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A History of Law in Canada, Volume Two: Law for a New Dominion, 1867-1914

A History of Law in Canada, Volume Two: Law for a New Dominion, 1867-1914

A History of Law in Canada, Volume Two: Law for a New Dominion, 1867-1914

A History of Law in Canada, Volume Two: Law for a New Dominion, 1867-1914

Hardcover

$95.00
Available for Pre-Order. This item will be available on November 27, 2022

Overview

This is the second of three volumes in an important collection that recounts the sweeping history of law in Canada. The period covered in this volume witnessed both continuity and change in the relationships among law, society, Indigenous peoples, and white settlers. The authors explore how law was as important to the building of a new urban industrial nation as it had been to the establishment of colonies of agricultural settlement and resource exploitation. The book addresses the most important developments in the seventeenth, eighteenth, and nineteenth centuries, including legal pluralism and the co-existence of European and Indigenous law. It pays particular attention to the Métis and the Red River Resistance, the Indian Act, and the origins and expansion of residential schools in Canada.

The book is divided into four parts: the law and legal institutions; Indigenous peoples and Dominion law; capital, labour, and criminal justice; and those less favoured by the law. A History of Law in Canada examines law as a dynamic process, shaped by and affecting other histories over the long term.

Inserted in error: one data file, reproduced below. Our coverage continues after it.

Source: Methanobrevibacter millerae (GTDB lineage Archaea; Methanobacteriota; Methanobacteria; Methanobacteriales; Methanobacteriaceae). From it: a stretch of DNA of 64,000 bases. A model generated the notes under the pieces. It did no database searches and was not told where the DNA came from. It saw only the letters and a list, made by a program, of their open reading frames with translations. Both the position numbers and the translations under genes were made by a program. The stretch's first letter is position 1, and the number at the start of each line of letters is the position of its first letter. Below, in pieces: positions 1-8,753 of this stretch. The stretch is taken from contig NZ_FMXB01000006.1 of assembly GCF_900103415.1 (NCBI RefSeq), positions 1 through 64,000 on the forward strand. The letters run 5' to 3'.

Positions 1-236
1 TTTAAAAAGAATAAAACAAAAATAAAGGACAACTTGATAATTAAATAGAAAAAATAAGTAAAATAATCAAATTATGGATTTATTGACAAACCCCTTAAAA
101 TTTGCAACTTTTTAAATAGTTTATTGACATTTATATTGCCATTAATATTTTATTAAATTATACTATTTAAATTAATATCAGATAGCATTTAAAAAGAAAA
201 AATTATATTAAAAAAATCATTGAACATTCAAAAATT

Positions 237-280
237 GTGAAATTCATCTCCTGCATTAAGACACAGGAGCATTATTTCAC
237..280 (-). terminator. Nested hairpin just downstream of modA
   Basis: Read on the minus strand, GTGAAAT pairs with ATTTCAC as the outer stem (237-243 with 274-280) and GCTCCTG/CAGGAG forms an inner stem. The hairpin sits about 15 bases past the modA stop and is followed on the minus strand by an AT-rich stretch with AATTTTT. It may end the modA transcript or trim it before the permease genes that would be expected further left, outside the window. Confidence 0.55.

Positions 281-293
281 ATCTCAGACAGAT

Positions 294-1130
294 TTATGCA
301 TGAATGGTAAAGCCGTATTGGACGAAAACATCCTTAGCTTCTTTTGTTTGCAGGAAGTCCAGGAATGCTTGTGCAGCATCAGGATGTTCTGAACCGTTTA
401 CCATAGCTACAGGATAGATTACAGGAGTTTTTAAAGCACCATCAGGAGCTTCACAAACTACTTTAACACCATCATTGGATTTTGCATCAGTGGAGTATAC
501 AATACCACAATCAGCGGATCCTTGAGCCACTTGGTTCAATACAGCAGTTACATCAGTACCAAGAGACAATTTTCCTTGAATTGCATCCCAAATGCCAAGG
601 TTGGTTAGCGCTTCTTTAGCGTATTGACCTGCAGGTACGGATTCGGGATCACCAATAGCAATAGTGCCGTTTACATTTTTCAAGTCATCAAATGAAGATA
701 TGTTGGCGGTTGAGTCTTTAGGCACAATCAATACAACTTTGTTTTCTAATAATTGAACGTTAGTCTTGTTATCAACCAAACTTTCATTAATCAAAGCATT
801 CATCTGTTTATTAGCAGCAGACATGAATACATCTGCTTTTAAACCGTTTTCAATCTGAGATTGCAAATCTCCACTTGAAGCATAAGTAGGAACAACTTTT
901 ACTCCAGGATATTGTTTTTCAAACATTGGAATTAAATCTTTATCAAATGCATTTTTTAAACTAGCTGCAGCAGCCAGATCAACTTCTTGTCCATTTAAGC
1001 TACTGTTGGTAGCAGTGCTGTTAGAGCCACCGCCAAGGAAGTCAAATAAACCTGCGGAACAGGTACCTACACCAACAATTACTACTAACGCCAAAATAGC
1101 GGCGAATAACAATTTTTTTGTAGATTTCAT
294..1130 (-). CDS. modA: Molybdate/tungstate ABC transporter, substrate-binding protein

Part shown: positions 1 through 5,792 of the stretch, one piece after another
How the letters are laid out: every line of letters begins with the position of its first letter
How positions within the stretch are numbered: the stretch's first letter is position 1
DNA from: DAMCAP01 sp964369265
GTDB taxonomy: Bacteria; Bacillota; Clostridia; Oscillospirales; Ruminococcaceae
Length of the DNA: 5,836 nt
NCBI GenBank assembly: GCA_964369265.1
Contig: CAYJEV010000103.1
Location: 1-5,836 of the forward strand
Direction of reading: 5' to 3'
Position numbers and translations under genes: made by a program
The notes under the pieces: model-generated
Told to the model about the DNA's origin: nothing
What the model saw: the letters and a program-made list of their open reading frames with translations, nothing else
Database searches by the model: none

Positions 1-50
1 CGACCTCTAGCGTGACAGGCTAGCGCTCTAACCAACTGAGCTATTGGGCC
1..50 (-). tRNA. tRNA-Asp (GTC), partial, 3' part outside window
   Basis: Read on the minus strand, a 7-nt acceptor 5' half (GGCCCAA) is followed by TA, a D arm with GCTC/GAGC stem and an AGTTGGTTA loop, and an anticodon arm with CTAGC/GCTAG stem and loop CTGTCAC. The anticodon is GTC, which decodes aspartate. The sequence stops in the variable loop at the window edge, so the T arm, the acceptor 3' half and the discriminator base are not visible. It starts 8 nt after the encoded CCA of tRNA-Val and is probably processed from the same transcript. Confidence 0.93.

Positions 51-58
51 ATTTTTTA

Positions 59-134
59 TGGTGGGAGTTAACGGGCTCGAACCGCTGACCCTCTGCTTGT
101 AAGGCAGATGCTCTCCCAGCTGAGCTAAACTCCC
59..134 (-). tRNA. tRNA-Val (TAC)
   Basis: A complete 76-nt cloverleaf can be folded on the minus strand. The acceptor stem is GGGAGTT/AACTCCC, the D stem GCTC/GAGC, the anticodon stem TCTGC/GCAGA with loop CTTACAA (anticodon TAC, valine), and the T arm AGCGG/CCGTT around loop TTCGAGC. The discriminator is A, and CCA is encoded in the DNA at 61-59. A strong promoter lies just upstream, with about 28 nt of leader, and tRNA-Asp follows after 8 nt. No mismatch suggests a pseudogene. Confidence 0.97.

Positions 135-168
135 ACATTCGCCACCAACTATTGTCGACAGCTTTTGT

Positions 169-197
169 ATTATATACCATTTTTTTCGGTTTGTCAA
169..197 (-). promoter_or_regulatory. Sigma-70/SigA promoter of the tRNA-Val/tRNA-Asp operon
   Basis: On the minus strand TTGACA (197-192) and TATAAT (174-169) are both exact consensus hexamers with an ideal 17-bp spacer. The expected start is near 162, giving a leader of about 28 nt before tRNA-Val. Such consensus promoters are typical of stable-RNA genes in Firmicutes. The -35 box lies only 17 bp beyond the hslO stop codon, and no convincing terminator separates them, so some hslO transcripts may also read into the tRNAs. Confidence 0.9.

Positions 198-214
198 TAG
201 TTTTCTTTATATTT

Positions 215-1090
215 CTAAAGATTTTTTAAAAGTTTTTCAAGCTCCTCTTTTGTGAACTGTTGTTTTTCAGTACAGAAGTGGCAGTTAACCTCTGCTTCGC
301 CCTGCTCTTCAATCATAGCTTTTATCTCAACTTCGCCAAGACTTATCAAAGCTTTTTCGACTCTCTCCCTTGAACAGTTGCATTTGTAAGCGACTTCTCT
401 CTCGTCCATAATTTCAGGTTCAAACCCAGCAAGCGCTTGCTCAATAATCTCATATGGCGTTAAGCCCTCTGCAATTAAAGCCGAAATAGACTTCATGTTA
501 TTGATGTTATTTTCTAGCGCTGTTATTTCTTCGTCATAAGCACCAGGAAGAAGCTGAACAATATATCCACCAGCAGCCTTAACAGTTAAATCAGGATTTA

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Product Details

ISBN-13: 9781487545673
Publisher: University of Toronto Press
Publication date: 11/27/2022
Series: Osgoode Society for Canadian Legal History
Pages: 720
Sales rank: 712,082
Product dimensions: 6.00(w) x 9.00(h) x 1.00(d)

About the Author

Jim Phillips is a professor in the Faculty of Law and the Department of History at the University of Toronto.


Philip Girard is a professor of law at Osgoode Hall Law School at York University.


R. Blake Brown is a professor of history at Saint Mary's University.

Table of Contents

Foreword
Acknowledgments

1. Introduction

Part One: The Law and Legal Institutions

2. The Constitution: Confederation, The British North America Act, and Post-1867 Developments
The Making of Confederation. A Very Brief Survey
The BNA Act: The Senate
The BNA Act: The Division of Powers
The BNA Act: The Judiciary Provisions
The BNA Act: Disallowance
A Constitution Similar in Principle: Canadianizing the Crown?
The Meaning of Dominion: Imperial and International Questions
Extending Confederation: British Columbia, Prince Edward Island, Alberta, Saskatchewan, and the North
The Courts and the Remaking of the Division of Powers
The Demise of Disallowance in the Era of Provincial Rights

3. Creating and Staffing the Dominion Court System
Establishing and Integrating Court Systems in the West
The Founding and Early Decades of the Supreme Court of Canada
Provincial Courts of Appeal
The Fusion of Common Law and Equity
Professional County and District Courts
Lower Courts and Specialised Courts
Judicial Numbers and Remuneration
Judicial Appointments
Public Perceptions of the Judiciary and Judicial Scandals

4. Sources of Law: Statutes, Codes, and Case Law
Federal and Provincial Statutory Revisions
Federal and Provincial Statutes: Cross-Border Borrowings
Case Law
The Civil Code of Lower Canada
The Civil Code: Structure and Scope
The Civil Code: Reform and Amendment